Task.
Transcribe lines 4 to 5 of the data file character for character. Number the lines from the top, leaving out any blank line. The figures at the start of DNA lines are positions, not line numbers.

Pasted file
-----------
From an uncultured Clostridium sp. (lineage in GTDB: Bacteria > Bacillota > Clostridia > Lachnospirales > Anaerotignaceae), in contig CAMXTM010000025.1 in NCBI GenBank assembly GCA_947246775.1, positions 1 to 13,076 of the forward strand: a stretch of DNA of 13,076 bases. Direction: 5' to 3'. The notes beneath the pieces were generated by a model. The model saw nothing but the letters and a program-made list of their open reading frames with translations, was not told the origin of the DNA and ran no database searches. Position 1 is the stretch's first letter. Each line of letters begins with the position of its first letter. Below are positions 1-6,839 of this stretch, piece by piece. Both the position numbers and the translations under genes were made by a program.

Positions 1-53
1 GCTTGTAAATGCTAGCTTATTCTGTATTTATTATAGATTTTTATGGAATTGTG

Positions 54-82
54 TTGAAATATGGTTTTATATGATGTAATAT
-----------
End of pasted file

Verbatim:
Positions 54-82
54 TTGAAATATGGTTTTATATGATGTAATAT